By constrast, Crispen et al. [14] more recently reported on 38 unclassified RCCs and showed that patients were more likely to have regional lymph node involvement, higher grade, tumour necrosis and sarcomatoid differentiation as compared to patients with clear-cell RCC, but overall and cancer-specific survival were not significantly different between patients with unclassified RCC and those with clear-cell RCC in either the unmatched or matched cohorts. In their study, Crispen et al. [14] included RCC cases with oncoytic/eosinophilic features, pure sarcomatoid/undifferentiated epithelial tumours, or tumours with pure rhabdoid differentiation. Again, the different results of the Crispen et al. [14] study can be explained by the selection criteria, which were different from those used in the series by Zisman et al. [6] and Karakiewicz et al. [7]. The latter two studies concluded that unclassified RCC is associated with distinct and highly aggressive biological behaviour, and poor clinical outcome; likewise, Crispen et al. [14] concluded that although unclassified RCC is more likely to present with advanced clinicopathological features compared with clear-cell RCC, no statistically significant differences in outcome were noted after adjusting for these features in a matched analysis.

The present study of 56 cases of unclassified RCC is different from previous large series mainly because our cases were selected by dedicated uropathologists following the diagnostic criteria reported by the 2004 WHO [3], and also because emphasis was placed on pathological features as prognostic predictors of disease-free and cancer-specific survival. The present study is original as it describes the pathological features that can be applied to predict prognosis on a daily basis. We showed that nuclear grade, TNM classification, tumour coagulative necrosis, tumour size, microvascular invasion [18,19] and 2004 WHO histotype are independent predictors of disease-free and cancer-specific survival in our cohort of 56 unclassified RCC cases, with tumour size and recurrence as main predictors; therefore, these histological markers could be included in nomograms to assess unclassified RCC in clinical practice [20–22]. With regard to 2004 WHO histotype, it is notable that pure sarcomatoid morphology portended a dismal prognosis in the present series.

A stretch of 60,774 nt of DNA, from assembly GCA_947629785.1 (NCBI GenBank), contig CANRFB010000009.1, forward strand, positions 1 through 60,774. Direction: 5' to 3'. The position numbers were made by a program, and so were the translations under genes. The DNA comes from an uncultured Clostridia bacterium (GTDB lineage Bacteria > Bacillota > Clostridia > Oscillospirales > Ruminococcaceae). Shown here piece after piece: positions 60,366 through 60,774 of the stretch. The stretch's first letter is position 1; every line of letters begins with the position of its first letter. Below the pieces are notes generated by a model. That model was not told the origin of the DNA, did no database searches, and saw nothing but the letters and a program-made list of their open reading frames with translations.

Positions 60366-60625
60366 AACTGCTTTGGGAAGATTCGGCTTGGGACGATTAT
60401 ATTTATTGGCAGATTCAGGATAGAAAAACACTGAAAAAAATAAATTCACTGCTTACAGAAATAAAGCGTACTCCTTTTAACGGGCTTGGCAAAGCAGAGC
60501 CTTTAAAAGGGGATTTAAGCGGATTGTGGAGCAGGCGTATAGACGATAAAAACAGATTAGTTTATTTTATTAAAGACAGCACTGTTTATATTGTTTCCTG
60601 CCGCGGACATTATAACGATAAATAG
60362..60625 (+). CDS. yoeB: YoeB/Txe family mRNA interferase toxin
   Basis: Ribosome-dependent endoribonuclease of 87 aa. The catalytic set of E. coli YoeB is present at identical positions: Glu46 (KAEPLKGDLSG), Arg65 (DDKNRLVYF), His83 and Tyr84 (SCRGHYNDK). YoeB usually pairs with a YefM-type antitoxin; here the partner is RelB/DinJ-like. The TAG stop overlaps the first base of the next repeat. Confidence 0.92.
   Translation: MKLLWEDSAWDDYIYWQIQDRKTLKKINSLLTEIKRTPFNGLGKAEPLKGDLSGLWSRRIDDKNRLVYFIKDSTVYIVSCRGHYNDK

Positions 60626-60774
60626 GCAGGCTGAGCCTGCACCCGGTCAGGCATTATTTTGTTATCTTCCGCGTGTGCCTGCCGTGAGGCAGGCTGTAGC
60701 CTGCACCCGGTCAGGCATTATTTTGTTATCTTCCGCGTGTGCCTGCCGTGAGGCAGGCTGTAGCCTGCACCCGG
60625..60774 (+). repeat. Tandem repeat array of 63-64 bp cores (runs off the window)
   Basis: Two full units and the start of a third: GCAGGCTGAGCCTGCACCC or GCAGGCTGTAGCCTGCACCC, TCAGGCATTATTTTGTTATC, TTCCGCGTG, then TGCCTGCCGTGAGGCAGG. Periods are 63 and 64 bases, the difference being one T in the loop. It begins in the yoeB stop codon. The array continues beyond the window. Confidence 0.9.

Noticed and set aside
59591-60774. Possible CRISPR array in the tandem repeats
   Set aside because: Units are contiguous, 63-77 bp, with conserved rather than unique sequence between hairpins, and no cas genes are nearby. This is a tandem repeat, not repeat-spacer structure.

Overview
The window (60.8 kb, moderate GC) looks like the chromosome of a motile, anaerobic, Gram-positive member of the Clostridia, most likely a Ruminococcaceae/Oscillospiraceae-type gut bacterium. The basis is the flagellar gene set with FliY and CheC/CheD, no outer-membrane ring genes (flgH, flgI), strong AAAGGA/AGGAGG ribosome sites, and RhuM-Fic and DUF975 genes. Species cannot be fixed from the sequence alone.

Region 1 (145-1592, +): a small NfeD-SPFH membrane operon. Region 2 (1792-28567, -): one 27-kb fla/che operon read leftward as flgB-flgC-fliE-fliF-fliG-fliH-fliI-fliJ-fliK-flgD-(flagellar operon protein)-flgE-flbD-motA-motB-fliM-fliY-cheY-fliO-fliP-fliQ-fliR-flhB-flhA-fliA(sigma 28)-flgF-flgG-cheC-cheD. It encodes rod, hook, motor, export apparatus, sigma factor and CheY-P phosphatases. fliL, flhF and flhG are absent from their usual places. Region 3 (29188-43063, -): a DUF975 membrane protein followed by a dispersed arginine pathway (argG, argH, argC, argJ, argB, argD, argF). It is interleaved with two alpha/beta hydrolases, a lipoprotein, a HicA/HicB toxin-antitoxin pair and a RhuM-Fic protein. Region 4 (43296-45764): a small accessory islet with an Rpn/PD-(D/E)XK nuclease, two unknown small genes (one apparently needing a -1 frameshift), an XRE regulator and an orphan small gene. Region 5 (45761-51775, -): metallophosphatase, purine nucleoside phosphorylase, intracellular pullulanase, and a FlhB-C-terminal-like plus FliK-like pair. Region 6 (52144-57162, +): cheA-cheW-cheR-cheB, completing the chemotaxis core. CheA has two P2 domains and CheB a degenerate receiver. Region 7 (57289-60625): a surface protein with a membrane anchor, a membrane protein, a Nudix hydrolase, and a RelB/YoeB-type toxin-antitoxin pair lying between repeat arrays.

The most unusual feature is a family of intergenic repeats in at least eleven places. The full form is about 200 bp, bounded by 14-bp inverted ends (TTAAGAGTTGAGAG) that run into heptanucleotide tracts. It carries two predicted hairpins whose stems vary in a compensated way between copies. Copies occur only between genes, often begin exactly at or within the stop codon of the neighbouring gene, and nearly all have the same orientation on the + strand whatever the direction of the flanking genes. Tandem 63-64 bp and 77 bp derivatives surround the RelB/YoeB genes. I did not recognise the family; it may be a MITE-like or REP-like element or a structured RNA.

Pathological studies on unclassified RCC are limited, with most reporting on small cases series [3,4]. Bruder et al. [10] reported 13 cases of unclassified RCC in a series of 41 cases of RCC in patients younger than 22 years. These tumours could not be assigned to types specified by the current WHO classification [3].Of these, 10 cases were grouped as unclassified not otherwise specified, including a unique RCC with prominently vacuolated cytoplasm and WT1 expression. Three additional unclassified RCCs occurred in combination with nephroblastoma. The study by Bruder et al. [10] adds new morphological features which, together with the WHO criteria, might place a carcinoma in the category of unclassified RCC. Pathologists must be aware of the spectrum of histological findings within unclassified RCC to ensure accurate diagnosis [3,4,8,10]. As recently suggested by Reuter [4], using the current WHO criteria, unclassified RCC represents a histologically and clinically heterogeneous category of tumours that does not fit neatly into any of the other well-defined categories.

In conclusion, unclassified RCC according to 2004 WHO diagnostic criteria represents a heterogeneous group of tumours whose prognosis seems to be related to histological features known to be relevant in more common forms of RCC.

ACKNOWLEDGEMENT

Supported in part by the grant SAF2007-64942, Ministry of Education. Madrid, Spain.

CONFLICT OF INTEREST

None declared.

Ancillary